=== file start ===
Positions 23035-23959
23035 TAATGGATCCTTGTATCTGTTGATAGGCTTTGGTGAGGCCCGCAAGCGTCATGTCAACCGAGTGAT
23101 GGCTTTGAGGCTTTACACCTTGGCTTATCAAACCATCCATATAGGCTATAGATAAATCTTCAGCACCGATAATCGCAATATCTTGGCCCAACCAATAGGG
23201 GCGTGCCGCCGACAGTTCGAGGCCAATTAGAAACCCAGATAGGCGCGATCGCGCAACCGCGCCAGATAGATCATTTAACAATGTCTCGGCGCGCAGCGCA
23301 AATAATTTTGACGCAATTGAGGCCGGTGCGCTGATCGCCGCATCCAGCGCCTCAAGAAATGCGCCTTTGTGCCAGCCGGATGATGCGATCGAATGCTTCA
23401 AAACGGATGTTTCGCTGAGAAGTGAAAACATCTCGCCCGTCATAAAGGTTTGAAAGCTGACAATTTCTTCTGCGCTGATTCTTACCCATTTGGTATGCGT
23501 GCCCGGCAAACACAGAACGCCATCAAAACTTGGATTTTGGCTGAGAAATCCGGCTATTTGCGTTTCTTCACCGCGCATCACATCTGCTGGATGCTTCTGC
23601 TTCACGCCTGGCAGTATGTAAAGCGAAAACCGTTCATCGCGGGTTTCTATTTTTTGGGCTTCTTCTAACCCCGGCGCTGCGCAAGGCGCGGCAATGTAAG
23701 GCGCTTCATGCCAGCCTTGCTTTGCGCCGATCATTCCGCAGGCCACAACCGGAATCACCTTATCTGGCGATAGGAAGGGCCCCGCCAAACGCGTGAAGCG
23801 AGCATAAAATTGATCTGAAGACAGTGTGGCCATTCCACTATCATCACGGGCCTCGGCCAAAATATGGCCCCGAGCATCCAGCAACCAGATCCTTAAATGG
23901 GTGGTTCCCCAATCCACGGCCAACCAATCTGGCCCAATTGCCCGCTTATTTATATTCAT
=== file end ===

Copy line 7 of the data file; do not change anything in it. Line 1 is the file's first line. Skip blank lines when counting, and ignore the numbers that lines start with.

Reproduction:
23501 GCCCGGCAAACACAGAACGCCATCAAAACTTGGATTTTGGCTGAGAAATCCGGCTATTTGCGTTTCTTCACCGCGCATCACATCTGCTGGATGCTTCTGC